PHOENIX, July 25, 2011- Have you ever thought about what exactly your hard earned taxpayer dollars pay for?
Sure you know it pays the presidents salary, but have you ever wondered about the ‘extreme, crazy’ things you pay for?
We’ll, here are ten crazy things your taxpayer dollars went to.
Museum Of Neon Signs:
In Las Vegas, Nevada, $1.8 million went to build a ‘museum of neon signs.’ The purpose of the museum is to preserve old neon signs that are no longer in use.
‘Recession Themed’ Video Game:
At Dartmouth University in New Hampshire, $137,530 went to a professor to create a video game that simulated a recession.
“Green energy updates” To A Building That Has Not Been Used In A Decade:
At a park in California, a building received $440,000 in federal funds to add, “Green energy upgrades.” However, the building hasn’t been used in over a decade.
Video Game Research:
Researchers at the University of California were granted $3 million so they could play video games such as World of Warcraft, to “study emerging forms of communication, including multiplayer computer games and online virtual worlds such as World of Warcraft and Second Life can help organizations collaborate and compete more effectively in the global marketplace.”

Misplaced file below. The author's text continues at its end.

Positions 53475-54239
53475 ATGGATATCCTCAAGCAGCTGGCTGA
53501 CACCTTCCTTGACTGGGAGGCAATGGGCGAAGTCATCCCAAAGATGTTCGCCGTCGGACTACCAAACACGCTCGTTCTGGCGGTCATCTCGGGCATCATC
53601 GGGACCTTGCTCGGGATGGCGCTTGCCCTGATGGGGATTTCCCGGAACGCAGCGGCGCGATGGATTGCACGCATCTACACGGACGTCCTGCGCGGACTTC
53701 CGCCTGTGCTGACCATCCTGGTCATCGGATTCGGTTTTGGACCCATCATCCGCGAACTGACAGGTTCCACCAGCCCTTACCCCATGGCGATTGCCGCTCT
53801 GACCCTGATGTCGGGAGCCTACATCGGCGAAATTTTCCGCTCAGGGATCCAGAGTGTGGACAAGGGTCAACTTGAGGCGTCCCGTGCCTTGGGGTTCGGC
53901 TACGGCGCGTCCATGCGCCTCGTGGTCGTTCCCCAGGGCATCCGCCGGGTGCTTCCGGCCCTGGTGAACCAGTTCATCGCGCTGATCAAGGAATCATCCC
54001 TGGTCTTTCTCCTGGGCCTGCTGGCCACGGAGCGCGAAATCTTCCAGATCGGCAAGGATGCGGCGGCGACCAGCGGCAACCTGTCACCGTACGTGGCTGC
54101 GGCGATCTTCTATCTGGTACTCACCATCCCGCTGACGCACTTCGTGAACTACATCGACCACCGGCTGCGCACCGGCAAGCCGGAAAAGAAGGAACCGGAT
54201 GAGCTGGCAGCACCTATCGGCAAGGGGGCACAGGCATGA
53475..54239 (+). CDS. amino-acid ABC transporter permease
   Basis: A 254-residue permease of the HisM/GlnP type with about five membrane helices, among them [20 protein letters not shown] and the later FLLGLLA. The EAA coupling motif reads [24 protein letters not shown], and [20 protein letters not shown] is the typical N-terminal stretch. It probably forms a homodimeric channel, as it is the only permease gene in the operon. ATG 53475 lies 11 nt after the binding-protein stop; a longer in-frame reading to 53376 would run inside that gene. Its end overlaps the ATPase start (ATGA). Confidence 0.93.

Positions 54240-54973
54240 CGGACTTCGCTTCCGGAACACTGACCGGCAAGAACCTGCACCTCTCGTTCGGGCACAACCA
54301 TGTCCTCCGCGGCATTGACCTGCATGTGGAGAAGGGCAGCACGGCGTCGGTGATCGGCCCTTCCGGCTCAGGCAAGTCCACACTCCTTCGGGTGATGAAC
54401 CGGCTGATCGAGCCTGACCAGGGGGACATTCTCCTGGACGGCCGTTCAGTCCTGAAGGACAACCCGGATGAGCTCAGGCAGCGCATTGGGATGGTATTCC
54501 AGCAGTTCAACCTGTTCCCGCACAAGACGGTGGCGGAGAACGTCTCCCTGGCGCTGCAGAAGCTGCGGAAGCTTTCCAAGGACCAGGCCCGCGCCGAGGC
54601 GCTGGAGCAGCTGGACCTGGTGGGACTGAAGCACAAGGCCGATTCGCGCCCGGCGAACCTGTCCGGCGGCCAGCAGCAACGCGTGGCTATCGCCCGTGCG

Cows Belching and Flatulence:
The U.S. Department of Agriculture granted the University of New Hampshire $700,000 to study the methane gas emissions from cow flatulence and belching.
Why Americans Voted The Way They Did In The Presidential Election:
$2.3 million were awarded to the University of Michigan and Stanford University to answer the question, “Why did America vote as it did on Election Day.”
They were also awarded a grant to conduct the same study after the 2012 election.
Studying Monkey’s Business:
The National Science Foundation granted $168,766 in federal funds to Columbia University in New York, to study the sexual behavior of wild blue monkeys by analyzing their feces in Africa.
This isn’t the first time it has been awarded federal funding for this project. In 2006, the university was awarded $276,219 for the same study.
Congressional Records Printed Daily:
This year, Congress spent $28.5 million to print paper versions of the Congressional Record. These records are printed everyday and are rarely used.
The Government Printing Office has said that 4,551 records are printed daily and most of the records go straight to the trashcan.
Three million dollars went to a study to see if sick shrimp had the same endurance as healthy shrimp on a treadmill.
A Census Commercial:
$2.5 million tax payer dollars paid for a census commercial during the 2011 Super Bowl in January.
If you add up all of the above, it costs $42,822,515 to the taxpayer.
So when congress and the president are debating over what to cut, use the list above as a reference.
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